Herb Alpert (center) and Lani Hall (left) with 2013 winners of the Alpert Awards.
"When I was 8 years old, I went into a music appreciation classroom and picked up a trumpet. I never put it down... and my life was never the same." Herb Alpert told me this on Friday at the offices of his foundation, where they had just joined with CalArts (California Institute of the Arts) to give six 'Alpert Awards' to exceptional mid-career artists. It was the 19th year that they had been giving out these awards, but what makes them so extraordinary is that they are for $75,000. each, which is obviously a bonanza for the recipients. Herb explained to me that these awards recognize past performance and future promise for artists working in Dance, Film/Video, Music, Theatre and Visual Arts. The president of the Herb Alpert Foundation, Rona Sebastian, told me they had given out grants for cultural and educational purposes of over $100 million in the past twenty years! Herb, the legendary musician (A&M's Tijuana Brass, The Lonely Bull) with his wife Lani Hall gave out the first of these Alpert awards in 1995, when NEA cut back on individual artist's grants. He said the winners "take aesthetic, intellectual and political risk, and challenge worn-out conventions. They are not afraid of the unknown." Just like Herb. He pulled a yellow sheet of paper from his pocket and handed it to me; it contained quotes from the various winners that day:
Luucien Gastaing-Taylor, who won Film/Video: "If I could say in words what I thought the work was, I wouldn't bother making it." Julia Rhoades, winner of Dance: "Audiences intuitively perceive the diffference between authentic presence and rehearsed reaction."
Alex Mincek, Music winner: "My music is about generating unpredictability and surprise." Sharon Hayes, the winner of Visual Arts: "I make work to put something out into the world that someone can use." And Pavol Liska, co-winner with Kelly Copper for the Theatre award: "If you are too rational and too practical, and too caught up in the ordinary world, you'll never see the surprise of what we are after."
Lani and Herb at the awards ceremony on Friday.
Irene Borger, the woman who directs the Alpert Awards all year long, describe how the 2013 artists were chosen: "We have three-person panels of people who are experts in their field, and they examine all the work of the nominees and select the winner." She told me of the many Alpert winners who have gone on to extraordinary careers after winning: "There is Zhou Long, 2011 Pulitzer winner in Music, Suzan-Lori Parks, a Pulitzer winner for Drama 2002, four MacArthur Fellows and 22 Guggenheim Fellows." She explained that each winner is obligated to attend session at CalArts and contribute to the arts school. The school's president, Steven Lavine, told me that many of them end up teaching at the school. "Our students benefit when these exemplary artists come to campus for the residence which is a component of the awards." Herb joined us and said, "CalArts is a really creative place where people push the edge and come up with things that are different from what we've seen and heard in the past. It's exciting to think how winners of these awards will push CalArts students even further." At that moment Herb's wife, the astonishing singer Lani Hall, joined our group, and I complimented her on also being a multi-talented artist, having written a brilliant, and haunting book, EMOTIONAL MEMOIRS, about growing up in Chicago in the Sixties. (Order a copy on Amazon, for it is a wonderful read.)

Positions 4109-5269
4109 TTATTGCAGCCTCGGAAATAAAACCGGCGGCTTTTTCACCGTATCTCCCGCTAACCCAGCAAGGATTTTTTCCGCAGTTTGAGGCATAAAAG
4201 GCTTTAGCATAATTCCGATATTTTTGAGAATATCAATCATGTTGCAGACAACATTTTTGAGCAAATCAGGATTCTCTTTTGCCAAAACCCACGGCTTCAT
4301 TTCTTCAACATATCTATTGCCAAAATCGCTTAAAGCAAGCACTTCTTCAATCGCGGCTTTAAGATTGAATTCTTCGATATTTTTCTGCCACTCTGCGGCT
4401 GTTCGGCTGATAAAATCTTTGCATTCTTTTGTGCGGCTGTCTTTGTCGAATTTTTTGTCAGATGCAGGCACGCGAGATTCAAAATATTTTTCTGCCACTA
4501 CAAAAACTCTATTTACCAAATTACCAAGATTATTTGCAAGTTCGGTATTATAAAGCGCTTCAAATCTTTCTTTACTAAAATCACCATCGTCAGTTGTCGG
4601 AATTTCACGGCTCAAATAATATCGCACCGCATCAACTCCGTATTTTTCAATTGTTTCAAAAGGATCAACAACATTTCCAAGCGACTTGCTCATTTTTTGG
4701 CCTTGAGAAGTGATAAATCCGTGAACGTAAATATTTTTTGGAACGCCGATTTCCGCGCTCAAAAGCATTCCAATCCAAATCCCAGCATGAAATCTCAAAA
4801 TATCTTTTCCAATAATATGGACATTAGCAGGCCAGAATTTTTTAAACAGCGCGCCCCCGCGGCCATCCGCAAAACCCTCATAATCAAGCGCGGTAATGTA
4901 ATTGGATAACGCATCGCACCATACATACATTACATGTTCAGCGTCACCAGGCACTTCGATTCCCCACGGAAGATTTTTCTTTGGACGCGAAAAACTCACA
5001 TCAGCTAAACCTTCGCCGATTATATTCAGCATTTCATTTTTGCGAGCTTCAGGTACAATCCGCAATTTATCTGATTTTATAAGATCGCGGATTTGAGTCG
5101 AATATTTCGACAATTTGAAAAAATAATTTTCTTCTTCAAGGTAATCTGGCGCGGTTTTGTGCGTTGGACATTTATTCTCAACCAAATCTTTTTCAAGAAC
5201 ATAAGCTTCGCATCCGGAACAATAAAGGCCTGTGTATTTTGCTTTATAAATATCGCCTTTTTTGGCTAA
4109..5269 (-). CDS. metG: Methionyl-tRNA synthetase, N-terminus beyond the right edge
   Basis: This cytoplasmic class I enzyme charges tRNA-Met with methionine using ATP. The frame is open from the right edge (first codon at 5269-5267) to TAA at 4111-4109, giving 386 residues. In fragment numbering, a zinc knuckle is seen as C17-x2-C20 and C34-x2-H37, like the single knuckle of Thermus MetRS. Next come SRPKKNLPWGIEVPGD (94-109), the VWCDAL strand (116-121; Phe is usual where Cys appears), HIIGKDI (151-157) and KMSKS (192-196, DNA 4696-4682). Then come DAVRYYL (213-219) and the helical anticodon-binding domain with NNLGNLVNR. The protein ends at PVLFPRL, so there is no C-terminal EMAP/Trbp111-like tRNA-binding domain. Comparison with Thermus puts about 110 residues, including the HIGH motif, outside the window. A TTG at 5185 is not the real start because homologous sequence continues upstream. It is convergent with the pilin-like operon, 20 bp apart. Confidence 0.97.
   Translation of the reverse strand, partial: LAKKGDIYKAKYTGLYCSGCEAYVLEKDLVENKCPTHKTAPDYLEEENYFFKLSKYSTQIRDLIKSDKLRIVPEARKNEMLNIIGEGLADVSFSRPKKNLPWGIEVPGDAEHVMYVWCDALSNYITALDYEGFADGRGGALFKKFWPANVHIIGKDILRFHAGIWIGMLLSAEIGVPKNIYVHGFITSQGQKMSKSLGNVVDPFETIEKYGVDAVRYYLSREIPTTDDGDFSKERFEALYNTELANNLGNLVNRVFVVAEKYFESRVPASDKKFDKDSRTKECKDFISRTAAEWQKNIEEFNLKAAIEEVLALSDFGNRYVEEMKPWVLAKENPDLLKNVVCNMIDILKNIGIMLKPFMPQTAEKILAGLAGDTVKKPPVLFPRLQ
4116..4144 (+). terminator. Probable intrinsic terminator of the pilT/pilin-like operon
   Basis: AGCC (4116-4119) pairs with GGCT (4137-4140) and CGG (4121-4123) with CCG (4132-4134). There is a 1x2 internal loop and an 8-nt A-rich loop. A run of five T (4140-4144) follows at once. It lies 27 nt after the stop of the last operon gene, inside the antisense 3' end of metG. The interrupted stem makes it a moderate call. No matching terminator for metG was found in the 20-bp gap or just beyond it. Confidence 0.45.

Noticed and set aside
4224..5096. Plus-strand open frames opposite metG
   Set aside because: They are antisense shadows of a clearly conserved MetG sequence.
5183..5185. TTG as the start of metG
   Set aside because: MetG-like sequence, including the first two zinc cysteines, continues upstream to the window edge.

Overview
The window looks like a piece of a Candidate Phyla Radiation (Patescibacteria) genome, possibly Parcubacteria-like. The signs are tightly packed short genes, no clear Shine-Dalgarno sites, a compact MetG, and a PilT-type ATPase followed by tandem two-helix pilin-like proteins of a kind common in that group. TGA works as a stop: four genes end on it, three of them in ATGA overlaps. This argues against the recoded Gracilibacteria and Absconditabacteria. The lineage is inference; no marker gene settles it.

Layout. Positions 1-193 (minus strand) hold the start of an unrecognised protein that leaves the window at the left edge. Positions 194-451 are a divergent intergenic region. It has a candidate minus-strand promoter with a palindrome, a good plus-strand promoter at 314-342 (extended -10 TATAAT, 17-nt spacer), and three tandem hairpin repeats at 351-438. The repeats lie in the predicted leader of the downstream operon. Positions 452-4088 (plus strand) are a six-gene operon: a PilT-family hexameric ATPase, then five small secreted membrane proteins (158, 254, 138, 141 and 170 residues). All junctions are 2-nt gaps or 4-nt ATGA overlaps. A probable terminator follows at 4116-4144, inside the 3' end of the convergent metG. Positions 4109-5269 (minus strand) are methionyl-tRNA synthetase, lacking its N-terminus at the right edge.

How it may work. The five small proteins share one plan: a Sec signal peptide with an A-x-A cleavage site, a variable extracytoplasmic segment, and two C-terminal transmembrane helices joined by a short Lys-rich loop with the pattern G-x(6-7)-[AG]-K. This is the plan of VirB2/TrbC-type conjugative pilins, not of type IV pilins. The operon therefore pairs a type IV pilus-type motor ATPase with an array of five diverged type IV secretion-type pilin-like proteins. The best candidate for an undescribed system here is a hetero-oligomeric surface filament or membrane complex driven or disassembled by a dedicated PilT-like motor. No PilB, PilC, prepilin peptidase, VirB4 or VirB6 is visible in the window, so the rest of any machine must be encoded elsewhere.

Herb's Totems at 26th Street and Olympic Blvd in Santa Monica.
"Beautify the streets. Beautify the city. And in so doing you beautify your heart." Herb Alpert has a mantra... and he lives by it. As was illustrated to me this week as I drove west on Olympic Boulevard in Santa Monica and there, in the center divider at 26th street, were three huge, beautiful, magical TOTEM POLES. No, they were not left-over from the Indian tribes which once inhabited this stretch... though in their majesty and message, you might imagine that they were tokens of that native heritage. They are the products of the fertile imagination of a graying, grizzled, fabulous genius (and I don't use that word lightly) who has created music which dazzled the entire world... still doing so... and now creating artworks which are equally dazzling to the world-at-large. I was on my way to the Robert Berman Gallery in the Bergamot Station Arts Center where, until June 8th, Herb is exhibiting his paintings and sculptures. Herb has spent half of his life as a respected abstract expressionist painter and sculptor, whose work has been exhibited all over the world... from New York to Berlin, and now again in LA. He told me he has been painting since 1969, and has experimented with a number of different styles and materials. Perhaps none is more unusual than his current medium of choice: organic coffee! Yes, you heard me correctly... he is painting with coffee. And the results are fascinating. I am also fascinated with his towering Black Totems series, with their freedom of form and massive size... the ones I saw on 26th street are 18 feet high. He told me that these totems were inspired by the indigenous Indian sculptural forms he saw in the Pacific Northwest. What begin as hand-sized forms are then scaled up and cast in bronze coated with a soft black patina. "It's jazz in physical form," he laughingly told me. "When I paint or sculpt," he said, "I don't have anything in mind. I don't have a goal in mind other than form. I'm looking for that form that touches me and when I find it, I stop." As I said, Herb Alpert is the consummate musician, artist and philanthropist. How unique!
A coffee painting by Herb at the Berman gallery.
Another of Herb's totems at the gallery.
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